6th Jun 2023

Ex-commissioner warns against Brussels 'federalism'

  • Frits Bolkestein suggests that 85 percent of the EU budget could be scrapped (Photo: European Commission)

Former Dutch member of the European Commission Frits Bolkestein has strongly criticised Brussels for meddling too much in national affairs, calling upon commission chief Jose Manuel Barroso to temper some of his "federal-minded" commissioners.

Mr Bolkestein, who served as the internal market commissioner from 1999 to 2004, on Tuesday (7 November) slammed his former work place for allegedly over-regulating in several policy areas ranging from obesity to energy efficiency, Dutch press agency ANP reports.

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Referring to commission plans to fight obesity, he said at a liberal meeting in Brussels "I also believe that people should watch their weight. But is this a European task?"

On commission legislation on energy-saving buildings, the Dutchman asked "Are these buildings cross-border ? They stand where they stand. That is none of Europe's business."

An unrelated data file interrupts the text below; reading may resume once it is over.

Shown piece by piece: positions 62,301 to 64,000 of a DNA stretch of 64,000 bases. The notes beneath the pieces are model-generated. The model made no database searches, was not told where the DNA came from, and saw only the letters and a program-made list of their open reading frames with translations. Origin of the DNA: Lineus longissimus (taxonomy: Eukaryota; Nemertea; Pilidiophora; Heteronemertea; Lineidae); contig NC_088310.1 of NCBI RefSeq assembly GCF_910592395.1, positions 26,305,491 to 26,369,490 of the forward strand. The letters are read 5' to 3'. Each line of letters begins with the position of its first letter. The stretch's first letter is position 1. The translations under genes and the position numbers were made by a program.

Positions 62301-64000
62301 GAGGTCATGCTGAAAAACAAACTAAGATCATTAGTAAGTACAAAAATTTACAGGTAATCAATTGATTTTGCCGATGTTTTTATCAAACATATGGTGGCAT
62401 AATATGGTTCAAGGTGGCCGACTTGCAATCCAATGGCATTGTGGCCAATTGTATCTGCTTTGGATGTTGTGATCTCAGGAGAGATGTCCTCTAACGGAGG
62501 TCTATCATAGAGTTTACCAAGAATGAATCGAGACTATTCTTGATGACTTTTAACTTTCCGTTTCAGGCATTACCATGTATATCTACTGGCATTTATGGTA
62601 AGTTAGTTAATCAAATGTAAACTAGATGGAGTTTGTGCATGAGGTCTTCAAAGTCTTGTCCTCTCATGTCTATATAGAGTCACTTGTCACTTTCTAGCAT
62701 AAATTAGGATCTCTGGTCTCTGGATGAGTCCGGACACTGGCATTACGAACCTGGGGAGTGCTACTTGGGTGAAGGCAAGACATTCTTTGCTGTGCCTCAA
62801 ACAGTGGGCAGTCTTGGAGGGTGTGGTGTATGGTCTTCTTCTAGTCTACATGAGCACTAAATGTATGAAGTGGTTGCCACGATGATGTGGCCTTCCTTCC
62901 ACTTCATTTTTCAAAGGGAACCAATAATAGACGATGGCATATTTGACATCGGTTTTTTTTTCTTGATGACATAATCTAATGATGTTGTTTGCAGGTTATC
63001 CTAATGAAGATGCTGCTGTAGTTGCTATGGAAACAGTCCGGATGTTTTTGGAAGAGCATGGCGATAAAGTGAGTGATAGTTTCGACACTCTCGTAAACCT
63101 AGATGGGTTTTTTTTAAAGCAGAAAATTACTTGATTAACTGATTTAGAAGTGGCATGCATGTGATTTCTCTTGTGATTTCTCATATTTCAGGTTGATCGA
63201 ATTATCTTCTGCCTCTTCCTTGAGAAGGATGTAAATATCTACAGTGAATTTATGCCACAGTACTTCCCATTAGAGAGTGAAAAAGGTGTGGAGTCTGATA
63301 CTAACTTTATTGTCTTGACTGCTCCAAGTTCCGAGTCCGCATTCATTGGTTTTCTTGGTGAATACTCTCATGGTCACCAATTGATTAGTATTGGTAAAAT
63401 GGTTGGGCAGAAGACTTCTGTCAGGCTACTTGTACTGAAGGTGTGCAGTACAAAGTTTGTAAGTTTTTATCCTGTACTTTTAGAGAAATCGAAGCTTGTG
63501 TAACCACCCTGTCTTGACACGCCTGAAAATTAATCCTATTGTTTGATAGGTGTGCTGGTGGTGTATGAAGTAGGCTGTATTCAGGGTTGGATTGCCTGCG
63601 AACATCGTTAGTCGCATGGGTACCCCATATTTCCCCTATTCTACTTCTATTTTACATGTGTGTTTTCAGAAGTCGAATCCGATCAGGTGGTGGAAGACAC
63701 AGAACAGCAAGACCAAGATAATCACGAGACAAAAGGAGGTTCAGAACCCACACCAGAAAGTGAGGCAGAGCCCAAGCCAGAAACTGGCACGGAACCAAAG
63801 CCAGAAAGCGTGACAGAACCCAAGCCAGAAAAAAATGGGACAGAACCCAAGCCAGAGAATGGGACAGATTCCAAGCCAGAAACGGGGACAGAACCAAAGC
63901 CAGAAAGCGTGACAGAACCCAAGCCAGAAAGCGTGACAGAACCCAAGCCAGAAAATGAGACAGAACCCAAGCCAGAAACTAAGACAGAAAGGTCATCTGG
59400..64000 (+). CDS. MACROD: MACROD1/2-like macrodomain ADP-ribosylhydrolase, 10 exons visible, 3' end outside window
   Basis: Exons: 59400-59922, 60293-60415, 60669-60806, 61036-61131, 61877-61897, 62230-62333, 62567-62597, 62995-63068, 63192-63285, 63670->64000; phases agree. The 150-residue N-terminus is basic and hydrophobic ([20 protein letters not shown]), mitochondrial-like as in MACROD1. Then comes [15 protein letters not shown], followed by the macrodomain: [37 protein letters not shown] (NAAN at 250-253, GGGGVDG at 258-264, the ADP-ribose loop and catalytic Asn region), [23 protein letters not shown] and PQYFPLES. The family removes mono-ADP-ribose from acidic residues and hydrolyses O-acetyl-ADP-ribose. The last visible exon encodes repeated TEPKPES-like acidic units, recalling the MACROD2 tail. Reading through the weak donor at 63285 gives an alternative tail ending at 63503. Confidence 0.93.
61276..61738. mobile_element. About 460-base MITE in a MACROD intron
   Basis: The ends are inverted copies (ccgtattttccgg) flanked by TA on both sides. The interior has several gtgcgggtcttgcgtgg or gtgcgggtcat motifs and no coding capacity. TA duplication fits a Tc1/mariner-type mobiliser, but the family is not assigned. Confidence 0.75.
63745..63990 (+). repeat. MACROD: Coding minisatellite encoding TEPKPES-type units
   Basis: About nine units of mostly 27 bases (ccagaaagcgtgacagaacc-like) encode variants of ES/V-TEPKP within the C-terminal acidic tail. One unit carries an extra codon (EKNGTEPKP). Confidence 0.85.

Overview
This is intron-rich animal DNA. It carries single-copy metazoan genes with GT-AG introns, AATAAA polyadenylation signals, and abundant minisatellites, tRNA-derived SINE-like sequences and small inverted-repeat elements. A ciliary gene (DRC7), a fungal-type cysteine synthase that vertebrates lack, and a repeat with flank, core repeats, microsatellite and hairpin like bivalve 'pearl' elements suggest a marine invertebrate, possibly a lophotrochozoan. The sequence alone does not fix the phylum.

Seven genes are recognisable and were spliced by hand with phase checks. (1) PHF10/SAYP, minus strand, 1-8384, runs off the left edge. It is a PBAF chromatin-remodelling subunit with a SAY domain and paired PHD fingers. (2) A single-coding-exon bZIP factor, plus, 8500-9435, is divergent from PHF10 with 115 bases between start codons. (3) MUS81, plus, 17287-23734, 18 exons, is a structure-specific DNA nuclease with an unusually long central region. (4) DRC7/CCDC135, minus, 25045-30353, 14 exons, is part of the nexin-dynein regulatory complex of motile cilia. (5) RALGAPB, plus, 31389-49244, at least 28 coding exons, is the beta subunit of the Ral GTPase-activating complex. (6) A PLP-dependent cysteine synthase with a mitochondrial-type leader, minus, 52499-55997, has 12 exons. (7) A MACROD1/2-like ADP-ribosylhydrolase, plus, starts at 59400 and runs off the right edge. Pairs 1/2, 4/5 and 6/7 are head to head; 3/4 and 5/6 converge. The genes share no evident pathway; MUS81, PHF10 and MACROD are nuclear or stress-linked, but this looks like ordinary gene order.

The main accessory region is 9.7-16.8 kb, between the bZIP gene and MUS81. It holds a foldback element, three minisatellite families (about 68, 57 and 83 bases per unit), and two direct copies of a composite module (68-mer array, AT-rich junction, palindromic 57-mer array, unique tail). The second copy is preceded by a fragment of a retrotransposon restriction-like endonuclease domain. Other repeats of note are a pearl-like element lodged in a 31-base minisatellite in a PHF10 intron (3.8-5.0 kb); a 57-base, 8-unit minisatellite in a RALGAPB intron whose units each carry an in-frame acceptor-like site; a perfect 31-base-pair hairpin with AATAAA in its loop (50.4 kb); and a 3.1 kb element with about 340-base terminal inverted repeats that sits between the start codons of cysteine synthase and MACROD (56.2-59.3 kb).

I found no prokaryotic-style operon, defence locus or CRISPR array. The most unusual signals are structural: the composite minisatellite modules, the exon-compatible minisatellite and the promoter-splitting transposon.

Mr Bolkestein, a free-market liberal, claimed that "such foolish plans" reflect a desire by some commissioners – who he characterised as "eager beavers" - to turn the EU into a federal state.

He called upon commission chief Barroso to intervene in his commissioners' tendency to interfere in member states' competencies.

"The president of the European Commission, Jose Manuel Barroso, should clearly speak out and state that he does not want a federal state. He has never done this as far as I know. This would temper the eager beavers," he said.

According to ANP, the outspoken Dutchman also suggested that 85 percent of the EU budget could be scrapped, referring to Brussels' agricultural and regional funds which according to the ex-commissioner do nothing but hinder the functioning of the bloc's internal market.

Mr Bolkestein further reiterated his scepticism for Turkish EU membership, having been the only commissioner who in October 2004 voted against Brussels' recommendation to open accession talks with Ankara.

He said Turkish accession would open the door to states such as Ukraine, Georgia and Azerbaijan to join the union at a later stage. "Such an enlargement to 45 member states would fatally weaken the EU."

Mr Bolkestein, who is also a former leader of the Dutch Liberals, is known for his opposition to far-reaching political integration of the EU, but at the same time he has pushed closer economic integration.

As a commissioner he introduced the EU's controversial services directive – dubbed "Bolkestein directive" - designed to open up the bloc's services market.


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